Chapter LXIII.—How Constantine sent a Messenger and a Letter concerning Peace.
As soon as the emperor was informed of these facts, which he heard with much sorrow of heart, considering them in the light of a calamity personally affecting himself, he forthwith selected from the Christians in his train one whom he well knew to be approved for the sobriety and genuineness of his faith, 3211 and who had before this time distinguished himself by the boldness of his religious profession, and sent him to negotiate peace 3212 between the dissentient parties at Alexandria. He also made him the bearer of a most needful and appropriate letter to the original movers of the strife: and this letter, as exhibiting a specimen of his watchful care over Gods people, it may be well to introduce into this our narrative of his life. Its purport was as follows.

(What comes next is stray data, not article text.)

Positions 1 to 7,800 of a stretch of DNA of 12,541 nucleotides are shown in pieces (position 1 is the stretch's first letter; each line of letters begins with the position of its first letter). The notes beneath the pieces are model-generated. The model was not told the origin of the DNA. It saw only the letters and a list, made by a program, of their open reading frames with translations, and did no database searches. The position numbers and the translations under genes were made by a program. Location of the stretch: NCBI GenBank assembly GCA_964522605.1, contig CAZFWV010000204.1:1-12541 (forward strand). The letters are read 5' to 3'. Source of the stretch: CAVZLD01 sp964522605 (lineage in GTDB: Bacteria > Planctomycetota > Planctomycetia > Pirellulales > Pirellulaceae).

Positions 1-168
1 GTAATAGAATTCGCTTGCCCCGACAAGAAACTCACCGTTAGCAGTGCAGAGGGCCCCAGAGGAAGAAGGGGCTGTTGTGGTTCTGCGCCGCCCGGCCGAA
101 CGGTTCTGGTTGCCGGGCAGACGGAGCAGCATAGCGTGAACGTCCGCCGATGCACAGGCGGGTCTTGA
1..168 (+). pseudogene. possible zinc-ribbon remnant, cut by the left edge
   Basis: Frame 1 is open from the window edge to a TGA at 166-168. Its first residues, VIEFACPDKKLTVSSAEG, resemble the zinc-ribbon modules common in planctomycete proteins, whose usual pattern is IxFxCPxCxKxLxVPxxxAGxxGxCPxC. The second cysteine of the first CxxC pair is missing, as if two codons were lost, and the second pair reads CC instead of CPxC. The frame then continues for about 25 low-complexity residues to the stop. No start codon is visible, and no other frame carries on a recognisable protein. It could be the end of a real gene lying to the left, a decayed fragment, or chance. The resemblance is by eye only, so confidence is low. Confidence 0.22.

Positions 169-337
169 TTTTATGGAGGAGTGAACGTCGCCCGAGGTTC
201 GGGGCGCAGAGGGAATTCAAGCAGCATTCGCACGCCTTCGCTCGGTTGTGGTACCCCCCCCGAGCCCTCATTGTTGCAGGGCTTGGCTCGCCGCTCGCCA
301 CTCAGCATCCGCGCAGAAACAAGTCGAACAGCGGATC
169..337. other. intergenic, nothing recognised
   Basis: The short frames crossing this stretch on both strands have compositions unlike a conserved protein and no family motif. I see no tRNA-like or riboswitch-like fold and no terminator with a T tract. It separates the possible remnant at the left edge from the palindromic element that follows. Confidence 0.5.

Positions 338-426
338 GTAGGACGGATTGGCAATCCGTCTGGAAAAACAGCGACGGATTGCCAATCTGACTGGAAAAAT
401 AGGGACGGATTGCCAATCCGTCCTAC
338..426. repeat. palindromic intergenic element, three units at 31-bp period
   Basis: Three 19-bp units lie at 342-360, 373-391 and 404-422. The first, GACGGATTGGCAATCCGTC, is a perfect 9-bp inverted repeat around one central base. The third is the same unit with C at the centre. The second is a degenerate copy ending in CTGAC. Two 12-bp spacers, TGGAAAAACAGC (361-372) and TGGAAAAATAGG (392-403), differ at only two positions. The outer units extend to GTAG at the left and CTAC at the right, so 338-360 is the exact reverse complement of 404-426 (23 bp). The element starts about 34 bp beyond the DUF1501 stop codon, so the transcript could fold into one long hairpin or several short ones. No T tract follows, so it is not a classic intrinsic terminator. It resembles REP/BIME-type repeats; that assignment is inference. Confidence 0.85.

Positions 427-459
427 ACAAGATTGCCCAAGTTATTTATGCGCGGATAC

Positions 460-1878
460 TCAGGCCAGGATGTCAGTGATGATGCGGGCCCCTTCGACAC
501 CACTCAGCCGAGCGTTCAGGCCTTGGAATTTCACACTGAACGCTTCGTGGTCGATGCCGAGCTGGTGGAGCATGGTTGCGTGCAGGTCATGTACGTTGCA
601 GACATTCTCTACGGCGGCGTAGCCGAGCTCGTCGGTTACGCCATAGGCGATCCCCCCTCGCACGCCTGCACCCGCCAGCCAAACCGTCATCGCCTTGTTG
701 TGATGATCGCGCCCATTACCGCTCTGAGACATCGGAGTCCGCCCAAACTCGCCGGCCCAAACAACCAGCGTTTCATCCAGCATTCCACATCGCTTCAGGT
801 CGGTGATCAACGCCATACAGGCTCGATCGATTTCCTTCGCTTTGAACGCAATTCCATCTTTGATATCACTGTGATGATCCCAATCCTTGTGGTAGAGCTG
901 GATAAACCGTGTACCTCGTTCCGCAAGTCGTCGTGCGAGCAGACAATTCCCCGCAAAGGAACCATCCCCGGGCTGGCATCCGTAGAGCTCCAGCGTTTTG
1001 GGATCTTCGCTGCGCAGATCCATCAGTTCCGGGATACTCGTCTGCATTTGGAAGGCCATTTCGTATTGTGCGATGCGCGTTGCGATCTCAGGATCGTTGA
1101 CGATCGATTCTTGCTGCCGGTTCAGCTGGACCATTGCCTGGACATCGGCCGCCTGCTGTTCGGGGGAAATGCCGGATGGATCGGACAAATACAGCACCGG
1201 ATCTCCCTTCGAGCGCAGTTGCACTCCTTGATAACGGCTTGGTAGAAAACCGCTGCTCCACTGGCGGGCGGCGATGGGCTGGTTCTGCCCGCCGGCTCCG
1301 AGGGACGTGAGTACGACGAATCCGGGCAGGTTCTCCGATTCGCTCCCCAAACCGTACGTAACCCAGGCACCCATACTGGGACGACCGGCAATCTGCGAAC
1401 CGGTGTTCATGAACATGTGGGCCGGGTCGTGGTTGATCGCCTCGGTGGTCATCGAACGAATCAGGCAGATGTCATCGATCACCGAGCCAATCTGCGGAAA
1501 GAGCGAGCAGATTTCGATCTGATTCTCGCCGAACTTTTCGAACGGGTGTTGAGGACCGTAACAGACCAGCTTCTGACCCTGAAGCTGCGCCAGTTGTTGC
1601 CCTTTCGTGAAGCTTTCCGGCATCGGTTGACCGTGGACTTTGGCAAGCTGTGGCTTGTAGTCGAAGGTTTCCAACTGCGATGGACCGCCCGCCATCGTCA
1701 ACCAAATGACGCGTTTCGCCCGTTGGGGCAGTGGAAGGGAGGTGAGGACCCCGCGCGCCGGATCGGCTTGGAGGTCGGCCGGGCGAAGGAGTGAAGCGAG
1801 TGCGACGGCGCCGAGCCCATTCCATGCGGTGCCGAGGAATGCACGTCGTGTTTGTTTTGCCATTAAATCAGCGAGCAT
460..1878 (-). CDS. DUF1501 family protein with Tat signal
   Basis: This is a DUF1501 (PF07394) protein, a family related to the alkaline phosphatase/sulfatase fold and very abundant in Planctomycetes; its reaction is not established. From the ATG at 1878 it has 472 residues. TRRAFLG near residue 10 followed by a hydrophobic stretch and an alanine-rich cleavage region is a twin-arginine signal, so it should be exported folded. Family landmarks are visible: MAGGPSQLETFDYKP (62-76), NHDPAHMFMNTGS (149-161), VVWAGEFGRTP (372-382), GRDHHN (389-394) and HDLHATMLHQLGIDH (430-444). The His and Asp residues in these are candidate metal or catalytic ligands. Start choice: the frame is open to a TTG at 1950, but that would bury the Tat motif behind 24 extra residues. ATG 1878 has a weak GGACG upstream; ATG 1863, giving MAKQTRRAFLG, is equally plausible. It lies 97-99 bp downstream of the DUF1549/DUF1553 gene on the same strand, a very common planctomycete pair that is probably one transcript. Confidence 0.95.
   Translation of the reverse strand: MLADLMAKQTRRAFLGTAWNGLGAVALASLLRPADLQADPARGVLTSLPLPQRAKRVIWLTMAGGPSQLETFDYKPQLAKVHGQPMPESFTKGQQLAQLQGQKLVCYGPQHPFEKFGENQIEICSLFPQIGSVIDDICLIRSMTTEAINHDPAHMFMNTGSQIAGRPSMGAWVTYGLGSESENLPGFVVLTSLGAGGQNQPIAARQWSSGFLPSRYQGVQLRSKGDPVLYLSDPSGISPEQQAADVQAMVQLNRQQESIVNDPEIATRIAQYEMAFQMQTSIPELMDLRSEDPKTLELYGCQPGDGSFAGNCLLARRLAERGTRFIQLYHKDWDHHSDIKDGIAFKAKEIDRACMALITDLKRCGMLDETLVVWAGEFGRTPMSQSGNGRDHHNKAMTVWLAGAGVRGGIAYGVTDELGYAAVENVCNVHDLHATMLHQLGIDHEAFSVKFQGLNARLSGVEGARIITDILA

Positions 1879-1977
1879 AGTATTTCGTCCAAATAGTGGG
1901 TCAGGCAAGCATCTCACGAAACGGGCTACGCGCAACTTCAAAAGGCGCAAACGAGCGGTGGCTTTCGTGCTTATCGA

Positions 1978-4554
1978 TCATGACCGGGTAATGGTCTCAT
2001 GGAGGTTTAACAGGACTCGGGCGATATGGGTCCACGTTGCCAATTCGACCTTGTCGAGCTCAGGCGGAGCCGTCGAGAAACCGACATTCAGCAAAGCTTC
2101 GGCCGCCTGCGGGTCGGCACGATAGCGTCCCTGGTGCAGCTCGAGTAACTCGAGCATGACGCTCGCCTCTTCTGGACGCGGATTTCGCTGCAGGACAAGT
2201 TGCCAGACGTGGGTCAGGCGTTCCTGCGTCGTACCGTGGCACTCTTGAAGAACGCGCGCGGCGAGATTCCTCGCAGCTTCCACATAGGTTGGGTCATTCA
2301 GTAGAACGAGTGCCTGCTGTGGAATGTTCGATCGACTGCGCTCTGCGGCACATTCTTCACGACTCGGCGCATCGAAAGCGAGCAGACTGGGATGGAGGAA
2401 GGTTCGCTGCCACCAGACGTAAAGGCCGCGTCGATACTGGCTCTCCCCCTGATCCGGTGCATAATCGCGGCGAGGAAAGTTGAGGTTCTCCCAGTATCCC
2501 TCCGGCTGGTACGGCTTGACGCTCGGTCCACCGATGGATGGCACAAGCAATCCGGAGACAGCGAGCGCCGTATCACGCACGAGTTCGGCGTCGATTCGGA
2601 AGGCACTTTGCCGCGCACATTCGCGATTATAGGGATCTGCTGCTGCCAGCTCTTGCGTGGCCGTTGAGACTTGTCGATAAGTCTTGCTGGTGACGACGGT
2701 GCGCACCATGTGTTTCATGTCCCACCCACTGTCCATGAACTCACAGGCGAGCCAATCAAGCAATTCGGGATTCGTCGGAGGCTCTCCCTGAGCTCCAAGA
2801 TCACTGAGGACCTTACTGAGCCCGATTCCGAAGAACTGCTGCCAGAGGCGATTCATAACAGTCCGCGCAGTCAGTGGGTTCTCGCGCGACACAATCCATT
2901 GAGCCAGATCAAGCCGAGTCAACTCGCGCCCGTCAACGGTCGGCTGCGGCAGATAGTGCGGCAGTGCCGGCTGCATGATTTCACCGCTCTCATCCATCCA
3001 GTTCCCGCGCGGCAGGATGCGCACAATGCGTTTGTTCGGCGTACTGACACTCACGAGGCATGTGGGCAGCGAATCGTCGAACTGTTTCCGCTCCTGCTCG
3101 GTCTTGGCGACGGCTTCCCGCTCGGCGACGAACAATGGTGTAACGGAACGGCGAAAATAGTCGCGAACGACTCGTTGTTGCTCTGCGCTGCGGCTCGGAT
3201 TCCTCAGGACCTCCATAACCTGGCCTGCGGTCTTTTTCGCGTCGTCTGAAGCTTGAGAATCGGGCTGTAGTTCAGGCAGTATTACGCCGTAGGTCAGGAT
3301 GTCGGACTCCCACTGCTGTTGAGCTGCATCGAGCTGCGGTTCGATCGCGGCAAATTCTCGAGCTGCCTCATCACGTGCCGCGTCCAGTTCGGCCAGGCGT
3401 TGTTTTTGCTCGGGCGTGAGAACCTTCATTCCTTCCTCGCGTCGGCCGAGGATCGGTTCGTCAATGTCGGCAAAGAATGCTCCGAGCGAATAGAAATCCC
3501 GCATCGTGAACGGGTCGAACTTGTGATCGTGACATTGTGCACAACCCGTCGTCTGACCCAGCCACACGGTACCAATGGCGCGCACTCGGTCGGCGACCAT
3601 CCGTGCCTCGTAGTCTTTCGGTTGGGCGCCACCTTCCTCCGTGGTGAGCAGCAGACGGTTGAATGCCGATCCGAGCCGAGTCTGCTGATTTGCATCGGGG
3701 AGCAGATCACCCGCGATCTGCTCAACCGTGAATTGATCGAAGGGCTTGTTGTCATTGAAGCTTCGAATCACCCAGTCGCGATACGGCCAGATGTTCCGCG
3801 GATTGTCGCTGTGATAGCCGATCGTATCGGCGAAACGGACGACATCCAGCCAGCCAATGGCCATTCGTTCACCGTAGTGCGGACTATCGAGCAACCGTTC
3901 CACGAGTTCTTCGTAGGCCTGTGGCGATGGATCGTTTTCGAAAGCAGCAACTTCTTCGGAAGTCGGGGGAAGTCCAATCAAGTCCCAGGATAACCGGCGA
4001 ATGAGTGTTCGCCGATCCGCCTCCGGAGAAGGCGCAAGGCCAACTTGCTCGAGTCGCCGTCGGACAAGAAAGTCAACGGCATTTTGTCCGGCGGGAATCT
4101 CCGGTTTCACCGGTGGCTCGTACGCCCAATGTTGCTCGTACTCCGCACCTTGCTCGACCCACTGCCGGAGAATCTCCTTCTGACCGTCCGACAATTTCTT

[Hosius, bishop of Cordova.—Bag.] Hosius had already been for some time a trusted adviser, having acted for Constantine also in the Donatist matters. Compare on Hosius the full article of Morse in Smith and Wace.515:3212
By “acting as umpire.”